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CN approval leaves permanent mark of respect at Sydney (II) Memorial

This article has photo gallery Published on by LCDR Desmond Woods (author), Mr Trevor Ralph (photographer)

The Australian White Ensign flies permanently at the HMAS Sydney (II) Memorial at Geraldton, Western Australia. (photo: Mr Trevor Ralph)

The Australian White Ensign flies permanently at the HMAS Sydney (II) Memorial at Geraldton, Western Australia.

The HMAS Sydney (II) Memorial at Geraldton in WA has become a place of pilgrimage for 65,000 visitors each year, and a recent decision by the Chief of Navy has added a final special touch to the important commemorative site.

Cerberus clocks the kilometres for Soldier On

This article has photo gallery Published on by LEUT Ben Willee (author), POIS Nina Fogliani (photographer)

Australian Defence members of HMAS Cerberus conducting the 42km run for the Soldier On Anzac Marathon during Anzac Day at Cerberus Gymnasium, Victoria. (photo: POIS Nina Fogliani)

Australian Defence members of HMAS Cerberus conducting the 42km run for the Soldier On Anzac Marathon during Anzac Day at Cerberus Gymnasium, Victoria.

HMAS Cerberus hosted an Anzac Day fundraiser for Soldier On on 25 April, led by Cerberus’ Physical Training Instructors and conducted outside the base’s gymnasium facility.

Largest officer cohort to graduate

This article has photo gallery Published on by LEUT Geoff Long (author), CPOIS Kelvin Hockey (photographer)

Commanding Officer Royal Australian Naval College, Commander David Shirvington, RAN, addresses the graduates of NEOC 62 assembled on the parade ground at HMAS Creswell. (photo: CPOIS Kelvin Hockey)

Commanding Officer Royal Australian Naval College, Commander David Shirvington, RAN, addresses the graduates of NEOC 62 assembled on the parade ground at HMAS Creswell.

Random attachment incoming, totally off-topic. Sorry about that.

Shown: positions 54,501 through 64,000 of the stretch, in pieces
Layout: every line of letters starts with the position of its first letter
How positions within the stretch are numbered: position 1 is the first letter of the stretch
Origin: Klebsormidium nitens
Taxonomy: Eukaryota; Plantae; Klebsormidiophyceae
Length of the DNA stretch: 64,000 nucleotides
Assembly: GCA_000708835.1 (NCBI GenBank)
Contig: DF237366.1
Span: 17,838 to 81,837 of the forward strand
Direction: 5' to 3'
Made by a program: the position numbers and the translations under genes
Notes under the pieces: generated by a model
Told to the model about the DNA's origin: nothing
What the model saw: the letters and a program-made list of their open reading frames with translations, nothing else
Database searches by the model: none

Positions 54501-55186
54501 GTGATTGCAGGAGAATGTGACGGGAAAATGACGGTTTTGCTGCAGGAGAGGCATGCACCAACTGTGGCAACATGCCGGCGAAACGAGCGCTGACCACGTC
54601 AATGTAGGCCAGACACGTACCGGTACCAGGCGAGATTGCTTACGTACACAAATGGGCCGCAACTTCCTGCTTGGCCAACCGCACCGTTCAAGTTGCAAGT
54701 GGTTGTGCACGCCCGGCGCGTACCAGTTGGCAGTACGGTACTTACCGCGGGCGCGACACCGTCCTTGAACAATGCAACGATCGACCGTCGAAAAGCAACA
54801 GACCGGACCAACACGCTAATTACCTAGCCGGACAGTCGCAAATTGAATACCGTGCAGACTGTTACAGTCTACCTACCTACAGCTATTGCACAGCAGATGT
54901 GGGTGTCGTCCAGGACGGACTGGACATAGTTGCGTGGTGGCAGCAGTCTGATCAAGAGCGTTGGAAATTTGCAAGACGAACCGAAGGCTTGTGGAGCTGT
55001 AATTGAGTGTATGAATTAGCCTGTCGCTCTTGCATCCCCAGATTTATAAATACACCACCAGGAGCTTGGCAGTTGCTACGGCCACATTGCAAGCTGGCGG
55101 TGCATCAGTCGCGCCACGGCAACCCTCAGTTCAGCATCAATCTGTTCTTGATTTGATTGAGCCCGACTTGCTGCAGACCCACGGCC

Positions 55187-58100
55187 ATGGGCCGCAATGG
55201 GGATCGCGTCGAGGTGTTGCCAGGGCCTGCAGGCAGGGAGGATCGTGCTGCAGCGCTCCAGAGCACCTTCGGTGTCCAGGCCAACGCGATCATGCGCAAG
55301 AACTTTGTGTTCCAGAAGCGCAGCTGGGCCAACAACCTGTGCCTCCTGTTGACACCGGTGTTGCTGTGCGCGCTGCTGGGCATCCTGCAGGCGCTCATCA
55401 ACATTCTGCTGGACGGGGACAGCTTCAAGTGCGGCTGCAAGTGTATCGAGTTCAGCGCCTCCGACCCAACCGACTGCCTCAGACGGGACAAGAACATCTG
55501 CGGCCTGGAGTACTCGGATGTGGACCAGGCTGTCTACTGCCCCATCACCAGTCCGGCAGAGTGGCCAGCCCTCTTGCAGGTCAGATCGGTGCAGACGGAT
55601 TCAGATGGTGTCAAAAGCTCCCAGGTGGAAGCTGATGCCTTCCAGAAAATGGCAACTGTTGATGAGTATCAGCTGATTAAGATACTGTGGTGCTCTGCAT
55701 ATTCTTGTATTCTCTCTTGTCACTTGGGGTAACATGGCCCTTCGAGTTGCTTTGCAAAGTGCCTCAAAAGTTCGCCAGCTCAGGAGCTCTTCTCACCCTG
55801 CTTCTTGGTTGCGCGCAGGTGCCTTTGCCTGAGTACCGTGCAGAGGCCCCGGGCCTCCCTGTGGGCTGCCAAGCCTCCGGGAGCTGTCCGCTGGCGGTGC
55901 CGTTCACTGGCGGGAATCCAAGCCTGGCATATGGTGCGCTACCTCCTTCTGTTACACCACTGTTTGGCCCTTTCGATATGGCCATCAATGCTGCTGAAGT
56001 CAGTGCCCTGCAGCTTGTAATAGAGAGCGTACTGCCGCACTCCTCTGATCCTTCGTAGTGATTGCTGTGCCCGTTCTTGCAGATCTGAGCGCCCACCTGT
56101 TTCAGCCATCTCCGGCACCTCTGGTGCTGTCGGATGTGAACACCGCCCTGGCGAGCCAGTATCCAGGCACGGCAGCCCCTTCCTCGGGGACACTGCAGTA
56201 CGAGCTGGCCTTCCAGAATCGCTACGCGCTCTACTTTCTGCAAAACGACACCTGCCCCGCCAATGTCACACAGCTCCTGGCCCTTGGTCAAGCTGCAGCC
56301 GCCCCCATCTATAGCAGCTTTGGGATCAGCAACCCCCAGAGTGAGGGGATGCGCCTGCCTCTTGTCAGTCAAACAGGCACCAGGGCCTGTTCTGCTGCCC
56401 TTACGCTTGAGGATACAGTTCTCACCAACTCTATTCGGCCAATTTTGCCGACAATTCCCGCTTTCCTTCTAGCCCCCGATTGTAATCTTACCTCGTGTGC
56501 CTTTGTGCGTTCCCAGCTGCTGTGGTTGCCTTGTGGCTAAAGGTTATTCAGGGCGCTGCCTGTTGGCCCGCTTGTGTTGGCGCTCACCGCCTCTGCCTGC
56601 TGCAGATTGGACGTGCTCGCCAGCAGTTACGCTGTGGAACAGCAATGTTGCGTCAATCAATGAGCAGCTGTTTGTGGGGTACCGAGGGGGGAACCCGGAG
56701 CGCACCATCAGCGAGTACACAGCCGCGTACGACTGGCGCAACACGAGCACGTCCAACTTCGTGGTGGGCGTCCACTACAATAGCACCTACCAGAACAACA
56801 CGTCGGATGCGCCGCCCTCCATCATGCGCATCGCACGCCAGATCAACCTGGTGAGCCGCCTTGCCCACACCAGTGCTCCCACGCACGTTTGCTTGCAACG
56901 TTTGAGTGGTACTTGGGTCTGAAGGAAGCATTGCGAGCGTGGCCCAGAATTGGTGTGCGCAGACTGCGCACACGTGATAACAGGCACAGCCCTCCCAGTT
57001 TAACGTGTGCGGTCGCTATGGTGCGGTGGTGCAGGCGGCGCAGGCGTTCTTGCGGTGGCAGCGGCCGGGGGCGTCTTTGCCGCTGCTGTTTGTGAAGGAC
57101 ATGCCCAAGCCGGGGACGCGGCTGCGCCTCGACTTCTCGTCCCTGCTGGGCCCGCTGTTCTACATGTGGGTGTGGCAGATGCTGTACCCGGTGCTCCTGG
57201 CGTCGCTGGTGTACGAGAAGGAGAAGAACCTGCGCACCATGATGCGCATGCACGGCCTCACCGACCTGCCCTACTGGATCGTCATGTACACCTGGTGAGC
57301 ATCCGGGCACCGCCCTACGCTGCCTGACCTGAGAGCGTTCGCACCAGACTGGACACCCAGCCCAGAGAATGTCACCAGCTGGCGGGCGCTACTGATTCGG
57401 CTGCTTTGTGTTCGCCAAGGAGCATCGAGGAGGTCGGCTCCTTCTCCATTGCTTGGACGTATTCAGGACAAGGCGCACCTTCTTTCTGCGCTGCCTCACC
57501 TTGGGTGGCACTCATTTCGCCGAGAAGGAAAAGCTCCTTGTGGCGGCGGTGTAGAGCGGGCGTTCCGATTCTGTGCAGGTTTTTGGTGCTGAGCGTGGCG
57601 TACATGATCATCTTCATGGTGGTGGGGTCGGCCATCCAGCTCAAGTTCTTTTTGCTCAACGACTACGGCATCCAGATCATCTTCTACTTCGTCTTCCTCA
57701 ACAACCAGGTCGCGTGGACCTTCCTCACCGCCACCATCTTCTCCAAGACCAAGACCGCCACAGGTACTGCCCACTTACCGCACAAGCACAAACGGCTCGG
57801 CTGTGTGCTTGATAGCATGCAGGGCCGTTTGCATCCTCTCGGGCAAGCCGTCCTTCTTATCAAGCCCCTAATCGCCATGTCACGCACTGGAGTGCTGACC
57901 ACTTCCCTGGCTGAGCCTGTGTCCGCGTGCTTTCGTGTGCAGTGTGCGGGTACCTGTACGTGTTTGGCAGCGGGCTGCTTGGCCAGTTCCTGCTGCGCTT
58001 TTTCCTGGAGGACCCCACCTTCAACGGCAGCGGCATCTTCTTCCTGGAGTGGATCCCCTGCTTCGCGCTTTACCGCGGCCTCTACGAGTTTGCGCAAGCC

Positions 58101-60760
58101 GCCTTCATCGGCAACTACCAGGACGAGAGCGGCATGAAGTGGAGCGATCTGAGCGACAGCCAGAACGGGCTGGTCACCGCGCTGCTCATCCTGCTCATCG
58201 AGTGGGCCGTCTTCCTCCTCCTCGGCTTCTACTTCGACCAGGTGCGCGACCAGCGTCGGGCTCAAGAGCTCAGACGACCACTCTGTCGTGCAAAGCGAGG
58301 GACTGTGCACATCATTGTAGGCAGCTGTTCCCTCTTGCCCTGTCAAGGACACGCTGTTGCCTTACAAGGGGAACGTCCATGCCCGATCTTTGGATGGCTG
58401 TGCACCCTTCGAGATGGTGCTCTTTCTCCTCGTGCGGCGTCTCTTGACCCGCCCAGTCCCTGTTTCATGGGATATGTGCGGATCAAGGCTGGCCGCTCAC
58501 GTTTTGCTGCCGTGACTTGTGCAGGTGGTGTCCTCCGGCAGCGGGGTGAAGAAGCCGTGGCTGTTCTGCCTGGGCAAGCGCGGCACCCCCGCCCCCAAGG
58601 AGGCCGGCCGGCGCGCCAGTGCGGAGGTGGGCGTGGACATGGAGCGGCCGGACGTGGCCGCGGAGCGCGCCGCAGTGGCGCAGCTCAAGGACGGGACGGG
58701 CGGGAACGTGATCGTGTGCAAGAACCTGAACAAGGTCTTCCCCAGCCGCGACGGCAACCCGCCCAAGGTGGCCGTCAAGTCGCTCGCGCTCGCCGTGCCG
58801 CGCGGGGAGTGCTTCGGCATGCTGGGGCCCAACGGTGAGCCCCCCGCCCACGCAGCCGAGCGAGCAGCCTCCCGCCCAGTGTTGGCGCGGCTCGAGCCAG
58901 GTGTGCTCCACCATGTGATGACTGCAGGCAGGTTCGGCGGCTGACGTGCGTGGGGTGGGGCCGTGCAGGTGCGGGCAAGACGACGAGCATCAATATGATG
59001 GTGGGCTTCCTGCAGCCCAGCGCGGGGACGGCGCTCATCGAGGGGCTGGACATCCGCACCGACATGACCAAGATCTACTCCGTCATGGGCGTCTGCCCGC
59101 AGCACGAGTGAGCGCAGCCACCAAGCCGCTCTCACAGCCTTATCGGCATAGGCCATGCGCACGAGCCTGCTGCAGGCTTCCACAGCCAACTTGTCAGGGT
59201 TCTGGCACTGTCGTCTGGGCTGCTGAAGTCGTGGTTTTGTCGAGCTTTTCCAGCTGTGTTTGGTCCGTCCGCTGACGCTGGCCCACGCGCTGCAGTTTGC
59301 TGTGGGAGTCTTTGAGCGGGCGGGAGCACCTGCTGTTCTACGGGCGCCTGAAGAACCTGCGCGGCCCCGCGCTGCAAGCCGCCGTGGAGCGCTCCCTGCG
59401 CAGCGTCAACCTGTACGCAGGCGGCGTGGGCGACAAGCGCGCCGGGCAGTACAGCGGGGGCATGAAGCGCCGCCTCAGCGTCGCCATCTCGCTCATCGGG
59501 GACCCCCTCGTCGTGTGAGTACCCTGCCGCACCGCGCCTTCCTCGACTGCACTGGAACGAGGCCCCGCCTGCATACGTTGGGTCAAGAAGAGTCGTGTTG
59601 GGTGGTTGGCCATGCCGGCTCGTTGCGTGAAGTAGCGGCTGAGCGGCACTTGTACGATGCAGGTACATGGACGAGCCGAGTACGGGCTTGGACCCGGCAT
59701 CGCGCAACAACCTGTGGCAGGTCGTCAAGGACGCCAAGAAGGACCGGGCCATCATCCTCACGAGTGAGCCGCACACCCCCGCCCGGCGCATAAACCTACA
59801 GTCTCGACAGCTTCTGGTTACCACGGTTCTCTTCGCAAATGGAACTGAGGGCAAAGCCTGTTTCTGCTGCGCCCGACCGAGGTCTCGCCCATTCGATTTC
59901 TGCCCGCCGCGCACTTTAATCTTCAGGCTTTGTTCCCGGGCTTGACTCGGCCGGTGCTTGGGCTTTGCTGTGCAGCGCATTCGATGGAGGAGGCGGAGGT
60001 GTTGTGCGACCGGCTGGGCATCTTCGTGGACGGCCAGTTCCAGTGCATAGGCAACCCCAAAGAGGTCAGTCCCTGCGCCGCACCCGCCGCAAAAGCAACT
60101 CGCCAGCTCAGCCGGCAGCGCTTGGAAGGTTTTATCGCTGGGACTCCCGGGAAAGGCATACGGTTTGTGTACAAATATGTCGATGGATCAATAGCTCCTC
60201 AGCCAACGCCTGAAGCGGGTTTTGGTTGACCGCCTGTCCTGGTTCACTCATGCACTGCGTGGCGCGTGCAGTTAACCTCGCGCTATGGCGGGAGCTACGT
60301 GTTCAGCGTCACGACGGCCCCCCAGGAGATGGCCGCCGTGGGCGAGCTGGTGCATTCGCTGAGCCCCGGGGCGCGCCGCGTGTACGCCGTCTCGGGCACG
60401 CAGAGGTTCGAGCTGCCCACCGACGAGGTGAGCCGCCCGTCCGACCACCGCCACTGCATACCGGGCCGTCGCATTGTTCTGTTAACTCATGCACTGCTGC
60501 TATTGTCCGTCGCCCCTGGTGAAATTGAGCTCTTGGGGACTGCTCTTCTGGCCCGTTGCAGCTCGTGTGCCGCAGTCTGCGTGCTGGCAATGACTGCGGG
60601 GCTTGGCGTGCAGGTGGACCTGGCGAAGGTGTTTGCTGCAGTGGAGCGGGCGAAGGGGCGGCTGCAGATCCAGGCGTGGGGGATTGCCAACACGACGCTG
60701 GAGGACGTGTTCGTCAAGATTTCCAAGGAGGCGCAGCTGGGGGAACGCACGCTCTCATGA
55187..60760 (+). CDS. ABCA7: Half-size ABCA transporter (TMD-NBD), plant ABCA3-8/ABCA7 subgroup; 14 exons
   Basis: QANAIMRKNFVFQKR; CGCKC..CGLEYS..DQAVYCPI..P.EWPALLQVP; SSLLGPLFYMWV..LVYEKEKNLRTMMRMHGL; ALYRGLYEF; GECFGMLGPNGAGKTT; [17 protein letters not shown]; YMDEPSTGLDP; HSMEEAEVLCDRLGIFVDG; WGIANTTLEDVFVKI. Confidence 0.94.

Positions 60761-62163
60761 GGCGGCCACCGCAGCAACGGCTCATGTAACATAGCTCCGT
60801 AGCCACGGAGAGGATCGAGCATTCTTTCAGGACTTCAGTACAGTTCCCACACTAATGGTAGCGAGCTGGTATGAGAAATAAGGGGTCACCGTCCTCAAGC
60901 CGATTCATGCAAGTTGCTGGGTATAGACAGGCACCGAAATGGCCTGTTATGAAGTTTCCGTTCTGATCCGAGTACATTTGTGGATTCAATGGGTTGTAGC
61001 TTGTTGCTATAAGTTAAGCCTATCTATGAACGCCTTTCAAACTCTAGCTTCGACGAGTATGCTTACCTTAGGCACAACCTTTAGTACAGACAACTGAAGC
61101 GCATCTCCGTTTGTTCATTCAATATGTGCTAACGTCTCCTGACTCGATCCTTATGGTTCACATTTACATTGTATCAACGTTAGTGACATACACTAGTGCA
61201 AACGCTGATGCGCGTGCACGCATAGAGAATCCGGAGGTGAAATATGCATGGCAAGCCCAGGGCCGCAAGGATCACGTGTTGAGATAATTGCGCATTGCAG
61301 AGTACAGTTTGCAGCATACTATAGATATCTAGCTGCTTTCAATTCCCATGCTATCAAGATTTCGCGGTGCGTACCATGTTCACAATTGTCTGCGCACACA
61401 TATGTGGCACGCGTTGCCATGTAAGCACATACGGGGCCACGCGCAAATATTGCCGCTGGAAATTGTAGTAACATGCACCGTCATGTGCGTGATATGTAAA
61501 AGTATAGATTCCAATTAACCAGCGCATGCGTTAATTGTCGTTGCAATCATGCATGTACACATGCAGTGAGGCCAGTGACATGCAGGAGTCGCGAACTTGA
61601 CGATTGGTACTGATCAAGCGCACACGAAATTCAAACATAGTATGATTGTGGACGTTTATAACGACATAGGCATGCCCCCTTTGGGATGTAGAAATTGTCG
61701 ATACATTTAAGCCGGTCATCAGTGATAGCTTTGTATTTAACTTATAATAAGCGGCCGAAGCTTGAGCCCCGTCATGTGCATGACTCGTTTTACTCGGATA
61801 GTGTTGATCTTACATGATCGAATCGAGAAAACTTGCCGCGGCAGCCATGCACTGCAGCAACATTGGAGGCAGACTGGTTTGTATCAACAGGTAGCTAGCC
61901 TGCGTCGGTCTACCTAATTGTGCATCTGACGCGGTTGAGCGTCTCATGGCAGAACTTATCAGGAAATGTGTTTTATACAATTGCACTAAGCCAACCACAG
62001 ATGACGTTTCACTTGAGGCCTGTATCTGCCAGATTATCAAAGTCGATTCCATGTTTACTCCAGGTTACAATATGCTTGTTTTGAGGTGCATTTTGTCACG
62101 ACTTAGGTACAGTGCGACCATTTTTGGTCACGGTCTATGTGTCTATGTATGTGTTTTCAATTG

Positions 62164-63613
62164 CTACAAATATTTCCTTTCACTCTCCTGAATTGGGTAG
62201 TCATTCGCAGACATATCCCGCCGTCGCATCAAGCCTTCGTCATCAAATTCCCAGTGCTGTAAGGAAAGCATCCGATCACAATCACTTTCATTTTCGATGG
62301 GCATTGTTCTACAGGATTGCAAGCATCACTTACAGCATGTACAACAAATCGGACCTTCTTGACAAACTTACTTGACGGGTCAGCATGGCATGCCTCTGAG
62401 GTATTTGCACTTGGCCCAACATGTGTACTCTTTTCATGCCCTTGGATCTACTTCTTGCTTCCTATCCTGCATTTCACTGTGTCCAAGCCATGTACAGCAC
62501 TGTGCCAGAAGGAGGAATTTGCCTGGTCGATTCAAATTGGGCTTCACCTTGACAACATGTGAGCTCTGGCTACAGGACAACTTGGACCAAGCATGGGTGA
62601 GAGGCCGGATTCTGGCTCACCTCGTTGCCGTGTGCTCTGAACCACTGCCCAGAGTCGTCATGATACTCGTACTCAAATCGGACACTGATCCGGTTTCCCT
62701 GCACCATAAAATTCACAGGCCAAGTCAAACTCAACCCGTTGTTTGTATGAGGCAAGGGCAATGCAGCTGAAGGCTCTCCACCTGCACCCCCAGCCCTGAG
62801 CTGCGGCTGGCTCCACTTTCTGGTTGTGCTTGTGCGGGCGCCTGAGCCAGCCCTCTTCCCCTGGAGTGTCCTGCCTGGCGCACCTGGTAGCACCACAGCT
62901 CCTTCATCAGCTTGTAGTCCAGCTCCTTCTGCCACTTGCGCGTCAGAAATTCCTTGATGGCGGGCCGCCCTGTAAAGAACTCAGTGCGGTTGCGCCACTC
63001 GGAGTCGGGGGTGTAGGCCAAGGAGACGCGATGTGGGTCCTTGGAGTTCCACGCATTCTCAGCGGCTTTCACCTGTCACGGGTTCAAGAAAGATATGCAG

The Royal Australian Naval College at HMAS Creswell has graduated the largest officer cohort in its 107-year history, with 168 members of New Entry Officers' Course (NEOC) 62 completing their initial training.

Directorate of Navy Culture celebrates first anniversary

This article has photo gallery Published on by LCDR Rebecca Wilson (author), LSIS Kylie Jagiello (photographer)

Directorate of Navy Culture team members during the Navy Emerging Leaders Forum held at Esplanade By Rydges in Fremantle, WA, November 2019. (photo: LSIS Kylie Jagiello)

Directorate of Navy Culture team members during the Navy Emerging Leaders Forum held at Esplanade By Rydges in Fremantle, WA, November 2019.

A year of optimising Navy’s culture was marked on the first day of April, when the Directorate of Navy Culture celebrated its first anniversary.

Engineering innovation builds pace at sea in HMAS Melville

This article has photo gallery Published on by LEUT Simon Brown (author)

Petty Officer Marine Technician (POMT) Ryan Schweitzer takes a temperature reading during the prototyping phase of the ventilation system enhancement. (photo: )

Petty Officer Marine Technician (POMT) Ryan Schweitzer takes a temperature reading during the prototyping phase of the ventilation system enhancement.

Engineering innovation onboard HMAS Melville has resulted in an increase in the maximum propulsion power available to support the ship’s involvement in task group operations while improving the normal operating conditions for essential machinery.

Third generation of Sydney service

This article has photo gallery Published on by LEUT Geoff Long (author), AB Daniel Goodman (photographer)